Seton Alumni

1960s

Mary (Martinez) Palomino

Class of ’66 | Bachelor of Arts in Secondary Education 

Mary Palomino is currently a middle school substitute teacher. She retired from Salt River Project (SRP) after twenty-five years of service where she worked as a Strategic Energy Manager. There, she worked with high-energy usage customers in the telecom and warehouse/distribution segments. She is a Certified Energy Manager. Palomino, a longtime community volunteer, is a graduate of the Tempe Leadership Class XXIV, volunteered for many SRP community projects, and served as a loan executive for the United Way. Palomino was on the 2012-13 Tempe Chamber of Commerce Board of Directors. She is married to Ernie Palomino. They have five children and four grandchildren.

Q: During your years at Seton, what academic or extracurricular opportunities made a lasting impression on you? Why?
A: Seton gave me the opportunity to participate in multiple activities, such as volleyball, basketball, softball, cheerleading, journalism, science club, honor society, and community service. I had excellent faculty and student relationships and support.

Q: What is your best memory from your time at Seton?
A: All of the friendships I made along with the exceptional education and spirituality that I received are the favorite memories that I have while at Seton.

Q: Of our founding charisms of Faith, Love, Courage and Determination, which resonated most with you and why?
A: All of them. Without these I would not have been able to pursue a bright future.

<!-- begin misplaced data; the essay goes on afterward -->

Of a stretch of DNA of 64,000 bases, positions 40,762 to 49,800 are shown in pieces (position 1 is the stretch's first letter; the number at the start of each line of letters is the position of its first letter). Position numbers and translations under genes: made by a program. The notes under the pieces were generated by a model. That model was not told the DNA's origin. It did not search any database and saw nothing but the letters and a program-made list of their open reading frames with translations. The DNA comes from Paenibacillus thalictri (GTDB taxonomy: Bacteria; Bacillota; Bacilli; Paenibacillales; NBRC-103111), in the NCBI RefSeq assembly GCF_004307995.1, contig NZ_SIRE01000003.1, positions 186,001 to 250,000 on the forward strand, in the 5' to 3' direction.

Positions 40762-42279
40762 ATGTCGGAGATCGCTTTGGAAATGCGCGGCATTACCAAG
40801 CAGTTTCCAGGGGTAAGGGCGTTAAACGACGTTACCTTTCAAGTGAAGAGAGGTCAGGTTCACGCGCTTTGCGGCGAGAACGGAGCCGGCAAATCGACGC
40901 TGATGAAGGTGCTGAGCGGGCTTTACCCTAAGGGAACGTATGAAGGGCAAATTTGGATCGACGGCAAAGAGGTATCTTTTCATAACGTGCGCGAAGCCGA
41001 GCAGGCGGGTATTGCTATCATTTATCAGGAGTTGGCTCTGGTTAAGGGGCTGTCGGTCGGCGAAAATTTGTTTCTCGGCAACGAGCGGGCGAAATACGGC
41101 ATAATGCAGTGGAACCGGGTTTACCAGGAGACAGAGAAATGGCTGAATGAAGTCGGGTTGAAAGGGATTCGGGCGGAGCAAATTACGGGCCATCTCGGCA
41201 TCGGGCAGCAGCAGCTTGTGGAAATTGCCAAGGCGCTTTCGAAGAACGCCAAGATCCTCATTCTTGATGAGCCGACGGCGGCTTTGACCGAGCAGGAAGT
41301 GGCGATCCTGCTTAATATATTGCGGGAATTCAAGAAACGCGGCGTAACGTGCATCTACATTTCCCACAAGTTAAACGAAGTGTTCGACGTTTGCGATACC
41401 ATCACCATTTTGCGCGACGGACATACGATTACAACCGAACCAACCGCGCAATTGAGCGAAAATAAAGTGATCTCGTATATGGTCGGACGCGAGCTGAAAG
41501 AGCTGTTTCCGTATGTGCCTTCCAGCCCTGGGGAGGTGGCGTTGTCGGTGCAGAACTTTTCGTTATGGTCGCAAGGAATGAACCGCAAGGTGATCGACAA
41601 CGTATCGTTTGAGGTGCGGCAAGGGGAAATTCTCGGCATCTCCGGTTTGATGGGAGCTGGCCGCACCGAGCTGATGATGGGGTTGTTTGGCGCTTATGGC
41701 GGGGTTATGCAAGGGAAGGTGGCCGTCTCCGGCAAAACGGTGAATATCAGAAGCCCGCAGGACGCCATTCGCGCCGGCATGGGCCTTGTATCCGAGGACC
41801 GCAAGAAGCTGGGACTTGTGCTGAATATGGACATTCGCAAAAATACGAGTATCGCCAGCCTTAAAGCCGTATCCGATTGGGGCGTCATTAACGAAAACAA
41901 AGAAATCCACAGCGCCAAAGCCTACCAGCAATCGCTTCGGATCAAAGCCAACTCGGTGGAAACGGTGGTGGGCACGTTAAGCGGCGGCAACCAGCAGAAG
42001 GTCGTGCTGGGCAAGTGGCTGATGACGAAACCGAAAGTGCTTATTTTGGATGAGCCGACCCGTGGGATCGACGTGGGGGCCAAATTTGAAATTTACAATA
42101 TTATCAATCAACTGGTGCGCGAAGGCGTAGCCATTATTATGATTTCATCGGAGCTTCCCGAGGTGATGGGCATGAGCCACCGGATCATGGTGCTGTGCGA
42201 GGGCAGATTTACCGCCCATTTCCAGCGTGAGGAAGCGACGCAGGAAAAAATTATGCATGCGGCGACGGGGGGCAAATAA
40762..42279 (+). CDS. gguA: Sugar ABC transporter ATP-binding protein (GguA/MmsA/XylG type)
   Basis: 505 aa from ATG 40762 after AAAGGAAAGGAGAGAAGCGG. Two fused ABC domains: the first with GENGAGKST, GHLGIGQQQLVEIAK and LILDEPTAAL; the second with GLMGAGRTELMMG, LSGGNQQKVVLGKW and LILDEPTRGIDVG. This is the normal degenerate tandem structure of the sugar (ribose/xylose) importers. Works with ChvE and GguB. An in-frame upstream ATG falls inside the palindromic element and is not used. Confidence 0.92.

Q: Describe a defining moment at Seton for you where you experienced an important life-long insight.
A: My dad, Joe Martinez, was a carpenter who maintained the operations of Seton. Watching him inspired me. He worked so hard and no matter what the job would be, he would do it as best as possible. My dad took great pride in his work. The Blessed Mother grotto at the original Seton was important to him since he was very devoted to the Blessed Mother.

Q: Which faculty member or coach left the biggest impression on you and why?
A: Mr. McMullin, a math teacher, was always accessible and encouraging.

Q: Other comments or stories you would like to share with us about your experience at Seton.
A: Father Patterson asked my father, Joe Martinez, to build a high school. I would watch my dad work late every day building the original classrooms on Williams Field Road, which is now Chandler Boulevard. My dad did masonry, plumbing, electrical and framing. Later, my dad was instrumental in adding additional classrooms and the gym, which is ironic since we had to use the gym for his funeral since the church could not hold the hundreds who attended. I have thirteen siblings, and all fourteen of us graduated from Seton.

1980s

Dr. Ernest Lee

Class of ’86 | BS, MPH, Doctorate M.D.

Dr. Ernest Lee currently serves as a Civil Service Senior Medical Officer at the Occupational Medicine Clinic at Marine Corps Logistics Base Barstow. On the weekends, he still serves in the Air Force Reserve as a Flight Surgeon for the 729th Airlift Squadron at March Air Reserve Base, California. Dr. Lee’s squadron flies the C-17 Globemaster. At the peak of the war, his squadron transported approximately 80,000 Marines annually to Afghanistan and Iraq in support of Operation Enduring Freedom and Operation Iraqi Freedom. On September 1, 2014, Dr. Lee pinned on the rank of Colonel. He is married to Delailah Lee. They have three children: Andre, Christine and Lysette.

Q: During your years at Seton, what academic or extracurricular opportunities made a lasting impression on you? Why?